We find that we are producing books and boxes with a wider range of materials. In no particular order of frequency the following pictures display unusual, durable, effective and creative ways to use unusual materials.
Picture #1 is a “Sheeted cork.” It can be a flat “cover” sheet as pictured or as pictured in #8. Cork can be made into a box. Picture #10 shows how cork can be die-cut and sewn. Picture #11 show cork that has been folded as a cover.
“Hand made paper” (Seeded paper) as shown in picture #2 can be wrapped to produce a case or a cover. The centre of this piece has been “debossed” with a label glued into the recessed hole.
“Plexiglass” is shown in picture #4 which shows a box with glass and metal “riveted” to the front.
A “piano-hinge” is presented in picture #5. The piano-hinge comes in black, silver (commonest) and gold colours, lengths up to two feet and various capacities.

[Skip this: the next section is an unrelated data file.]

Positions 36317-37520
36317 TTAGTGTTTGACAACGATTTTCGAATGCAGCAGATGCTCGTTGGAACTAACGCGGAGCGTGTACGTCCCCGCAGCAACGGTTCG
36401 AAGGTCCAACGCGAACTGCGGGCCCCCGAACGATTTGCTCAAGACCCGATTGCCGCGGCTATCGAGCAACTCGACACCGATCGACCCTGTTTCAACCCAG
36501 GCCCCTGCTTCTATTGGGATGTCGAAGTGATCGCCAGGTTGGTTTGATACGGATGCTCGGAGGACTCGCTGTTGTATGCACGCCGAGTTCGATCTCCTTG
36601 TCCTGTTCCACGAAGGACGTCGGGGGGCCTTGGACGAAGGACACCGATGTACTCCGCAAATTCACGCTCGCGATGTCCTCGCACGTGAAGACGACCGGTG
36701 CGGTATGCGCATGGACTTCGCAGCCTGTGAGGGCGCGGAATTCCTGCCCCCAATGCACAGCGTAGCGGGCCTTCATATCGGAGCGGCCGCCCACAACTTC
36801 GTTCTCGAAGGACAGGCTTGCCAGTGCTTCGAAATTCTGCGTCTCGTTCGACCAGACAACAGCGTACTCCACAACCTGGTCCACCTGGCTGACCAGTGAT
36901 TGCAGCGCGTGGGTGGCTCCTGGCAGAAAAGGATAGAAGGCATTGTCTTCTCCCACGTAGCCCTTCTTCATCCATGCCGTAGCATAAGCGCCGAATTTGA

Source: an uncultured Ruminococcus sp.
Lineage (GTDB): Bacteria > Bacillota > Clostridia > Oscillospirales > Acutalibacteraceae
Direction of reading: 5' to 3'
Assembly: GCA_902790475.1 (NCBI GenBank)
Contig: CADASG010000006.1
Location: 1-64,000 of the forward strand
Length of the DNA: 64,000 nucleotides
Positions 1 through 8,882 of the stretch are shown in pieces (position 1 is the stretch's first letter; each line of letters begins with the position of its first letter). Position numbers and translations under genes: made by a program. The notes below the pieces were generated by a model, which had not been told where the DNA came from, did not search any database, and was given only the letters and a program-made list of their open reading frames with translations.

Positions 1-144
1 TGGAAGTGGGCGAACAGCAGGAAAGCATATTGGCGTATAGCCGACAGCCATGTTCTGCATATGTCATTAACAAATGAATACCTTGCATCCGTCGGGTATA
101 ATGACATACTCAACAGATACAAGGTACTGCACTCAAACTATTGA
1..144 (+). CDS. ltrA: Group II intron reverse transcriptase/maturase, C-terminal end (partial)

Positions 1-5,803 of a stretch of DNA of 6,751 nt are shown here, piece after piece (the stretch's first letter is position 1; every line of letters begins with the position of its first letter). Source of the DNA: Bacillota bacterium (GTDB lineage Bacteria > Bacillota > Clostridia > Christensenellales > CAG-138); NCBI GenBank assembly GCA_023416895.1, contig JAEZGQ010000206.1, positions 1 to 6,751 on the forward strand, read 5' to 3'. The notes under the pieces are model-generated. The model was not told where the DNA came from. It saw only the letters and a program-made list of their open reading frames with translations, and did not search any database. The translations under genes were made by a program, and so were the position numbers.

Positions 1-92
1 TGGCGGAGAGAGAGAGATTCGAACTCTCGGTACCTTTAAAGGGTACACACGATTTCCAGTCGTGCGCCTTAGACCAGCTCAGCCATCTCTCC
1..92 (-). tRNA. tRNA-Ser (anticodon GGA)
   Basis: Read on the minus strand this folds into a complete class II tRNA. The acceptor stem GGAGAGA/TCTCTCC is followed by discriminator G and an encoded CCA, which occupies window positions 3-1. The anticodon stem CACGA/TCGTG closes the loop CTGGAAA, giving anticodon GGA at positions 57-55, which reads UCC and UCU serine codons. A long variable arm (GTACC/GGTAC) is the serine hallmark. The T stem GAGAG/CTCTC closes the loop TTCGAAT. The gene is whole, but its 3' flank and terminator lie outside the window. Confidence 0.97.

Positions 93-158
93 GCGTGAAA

“Acrylic” shown in picture #3 comes in different sizes, various thicknesses and the surfaces can have a shiny or dull finish.
“Plywood” in picture #5, 6A and 6B shows various thickness that can be applied to form a cover of a book. We can “round” the corners of the plywood, deboss, foil stamp or “etch” the covers.
“Veneer” is shown in picture #7 as with plywood we can perform the same applications.
“Aluminum” has been applied to books. See picture #9
“Pig skin” is a great material for binding books. Pig skin is cheaper than cowhide. We have a machine to skiver the four edges of the trimmed leather before we make the cases.
“Linticular plated sheets” are mounted to book covers. See picture #14
“Leather” is easy for us to deboss, emboss, foil stamp or hub. See picture #15
“Cloth” comes in 100’s of colours, scores of finishes, textures and quality. Cloth by far the commonest material we use.